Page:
Steve Burns Workhorse
Steve Burns at Workhorse Group

The practice continued at Lordstown. In 2020, the startup hired consulting group Climb2Glory to commission orders, according to Hindenburg Research. On a page that was deleted after the short-seller’s report was released, Climb2Glory referenced how it helped Lordstown generate pre-orders.

Workhorse Group, Lordstown Motors, and Climb2Glory did not respond to requests for comment from Insider.

A questionable spin on a questionable practice

The Workhorse and Lordstown policy of paying commissions for pre-orders appears rare. “This is the first time I’ve heard of a start-up in that space doing anything like that,” Pitchbook analyst Asad Hussain told Insider. Comparable electric car startups, including Rivian, Lucid Motors, Fisker, and Nikola, do not pay commissions for pre-orders or contract workers to secure them, Insider found.

In recent automotive history, Elon Musk set the standard of using pre-orders to preview sales figures. “Tesla’s reservations taught the industry that this is a way to develop credibility with investors,” Ramsey said. But while it once charged $50,000 to pre-order a Roadster, it now asks a mere $100 from someone who wants a Cybertruck. That’s comparable to (usually refundable) reservation fees charged by the likes of Fisker ($250) and Lucid Motors ($300).

That lesson isn’t necessarily a good one, Ramsey said. “Investors need to think long and hard about the viability of the pre-orders that any of these startups are touting.”

Hussain told Insider that investors need to focus more on technology and execution, rather than “propaganda.” He thinks the Wall Street trend of using special-purpose acquisition companies to go public has put a lot of companies, like Lordstown Motors, in a position they’re not mature enough for yet.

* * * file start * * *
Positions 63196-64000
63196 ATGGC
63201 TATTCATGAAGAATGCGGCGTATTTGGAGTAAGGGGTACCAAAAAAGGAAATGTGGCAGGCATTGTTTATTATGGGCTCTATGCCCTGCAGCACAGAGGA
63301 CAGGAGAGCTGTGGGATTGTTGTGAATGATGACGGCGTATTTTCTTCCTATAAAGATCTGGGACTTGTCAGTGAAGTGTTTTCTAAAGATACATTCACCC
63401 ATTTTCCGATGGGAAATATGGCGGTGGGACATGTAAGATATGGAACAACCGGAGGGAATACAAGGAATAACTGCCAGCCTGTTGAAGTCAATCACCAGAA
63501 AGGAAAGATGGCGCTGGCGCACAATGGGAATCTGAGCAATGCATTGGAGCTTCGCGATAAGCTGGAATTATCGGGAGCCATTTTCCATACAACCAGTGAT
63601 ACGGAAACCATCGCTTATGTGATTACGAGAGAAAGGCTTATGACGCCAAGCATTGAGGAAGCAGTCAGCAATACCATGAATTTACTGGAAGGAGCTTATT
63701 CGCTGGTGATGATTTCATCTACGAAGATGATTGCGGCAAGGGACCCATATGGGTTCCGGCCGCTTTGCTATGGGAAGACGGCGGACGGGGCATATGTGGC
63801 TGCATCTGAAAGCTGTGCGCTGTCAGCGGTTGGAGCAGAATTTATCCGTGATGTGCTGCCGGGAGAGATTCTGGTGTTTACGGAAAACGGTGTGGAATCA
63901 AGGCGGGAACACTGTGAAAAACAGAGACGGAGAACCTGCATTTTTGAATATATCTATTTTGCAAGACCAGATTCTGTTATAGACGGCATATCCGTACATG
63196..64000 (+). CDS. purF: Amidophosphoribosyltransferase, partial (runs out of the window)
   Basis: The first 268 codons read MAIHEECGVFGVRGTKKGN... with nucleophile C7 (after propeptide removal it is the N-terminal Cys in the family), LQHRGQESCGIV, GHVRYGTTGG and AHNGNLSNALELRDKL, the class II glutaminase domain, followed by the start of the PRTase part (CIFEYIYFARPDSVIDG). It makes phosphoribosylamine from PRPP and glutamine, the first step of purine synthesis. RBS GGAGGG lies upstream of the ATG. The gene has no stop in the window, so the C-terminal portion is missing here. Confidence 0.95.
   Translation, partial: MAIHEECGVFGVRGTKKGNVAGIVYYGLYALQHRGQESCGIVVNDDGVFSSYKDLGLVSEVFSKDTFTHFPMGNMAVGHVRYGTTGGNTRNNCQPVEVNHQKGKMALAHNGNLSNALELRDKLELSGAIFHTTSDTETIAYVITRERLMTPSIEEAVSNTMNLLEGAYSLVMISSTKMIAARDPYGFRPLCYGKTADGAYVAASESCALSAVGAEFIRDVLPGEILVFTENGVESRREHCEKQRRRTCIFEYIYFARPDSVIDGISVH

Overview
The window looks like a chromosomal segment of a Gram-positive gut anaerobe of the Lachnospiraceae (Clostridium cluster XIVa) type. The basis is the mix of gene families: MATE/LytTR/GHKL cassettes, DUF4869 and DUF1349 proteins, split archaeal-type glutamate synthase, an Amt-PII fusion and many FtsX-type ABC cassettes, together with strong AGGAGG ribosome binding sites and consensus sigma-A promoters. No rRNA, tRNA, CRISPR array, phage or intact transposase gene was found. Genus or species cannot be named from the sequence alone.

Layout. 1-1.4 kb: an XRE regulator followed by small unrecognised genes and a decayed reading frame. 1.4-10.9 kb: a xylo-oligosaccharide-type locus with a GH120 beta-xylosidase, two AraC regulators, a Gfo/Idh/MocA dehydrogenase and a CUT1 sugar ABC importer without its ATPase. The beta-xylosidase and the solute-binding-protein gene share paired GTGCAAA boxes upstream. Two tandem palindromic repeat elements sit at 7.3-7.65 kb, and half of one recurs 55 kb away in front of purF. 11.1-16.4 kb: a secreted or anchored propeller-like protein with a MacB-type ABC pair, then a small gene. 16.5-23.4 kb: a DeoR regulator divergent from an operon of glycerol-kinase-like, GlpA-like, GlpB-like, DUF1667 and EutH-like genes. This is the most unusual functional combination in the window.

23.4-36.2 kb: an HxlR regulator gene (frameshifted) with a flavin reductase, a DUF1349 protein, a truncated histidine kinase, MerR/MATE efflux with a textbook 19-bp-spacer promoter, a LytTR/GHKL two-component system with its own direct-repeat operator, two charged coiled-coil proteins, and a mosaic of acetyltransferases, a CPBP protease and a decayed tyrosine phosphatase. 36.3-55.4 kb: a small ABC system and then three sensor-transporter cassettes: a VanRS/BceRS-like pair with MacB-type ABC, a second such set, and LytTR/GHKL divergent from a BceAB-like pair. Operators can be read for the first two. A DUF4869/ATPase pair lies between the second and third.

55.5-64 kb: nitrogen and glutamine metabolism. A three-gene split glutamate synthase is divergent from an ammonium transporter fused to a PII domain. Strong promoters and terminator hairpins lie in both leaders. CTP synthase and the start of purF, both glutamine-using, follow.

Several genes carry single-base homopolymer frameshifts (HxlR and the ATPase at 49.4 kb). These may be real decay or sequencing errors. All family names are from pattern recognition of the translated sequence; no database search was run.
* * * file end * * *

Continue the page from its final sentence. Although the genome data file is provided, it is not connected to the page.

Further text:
Endurance electric pickup truck by Lordstown Motors
Steve Burns with Lordstown’s Endurance.

“The ability for early stage startups to go to market, even without revenue, creates a double-edged sword,” Hussain told Insider. “It allows everyday people to gain access to disruptive technologies like electric cars, but it also puts new companies and investors in a precarious position – how can they prove there will be demand for their product, without revenue? That’s where pre-orders can get tricky.”

For Lordstown, reliance on pre-orders has put it in the crosshairs of notorious short-seller Hindenburg Research. Just last fall, the same group released a damning report on Nikola that caused the company’s stock to plummet and its CEO Trevor Milton to step down. Currently, Lordstown is under investigation by the Securities and Exchange Commission for its pre-order practices. Its stock is trading at around $9, down from a high of $30 in February.

“A lot of these companies tout non-binding pre-orders or reservations,” Hussain said. “But, if you’re actually paying for them [the pre-orders] it does bring up some questions and it is not characteristic of the space.”

“The key question mark for many of these startups is: Can you actually get your factories up and running? Can you actually manufacture those vehicles?”

Mark Matousek contributed reporting.

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This vitamin C serum was developed by MIT scientists and makes my skin glow – it’s back in stock after selling out multiple times

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Maelove Glow Maker

Product Card (small)

Generally speaking, most skincare is expensive. There are good options at low prices, but there are also one too many $300 night creams and pots of rare ingredients infused with gold flecks to call the genre accessible all-around. 

Practically speaking, good skincare should be much easier to get your hands on. Certain ingredients just work, and it shouldn’t be too difficult to cut through the noise and formulate a product that combines those proven ingredients in a basic bottle that can retail for an affordable price.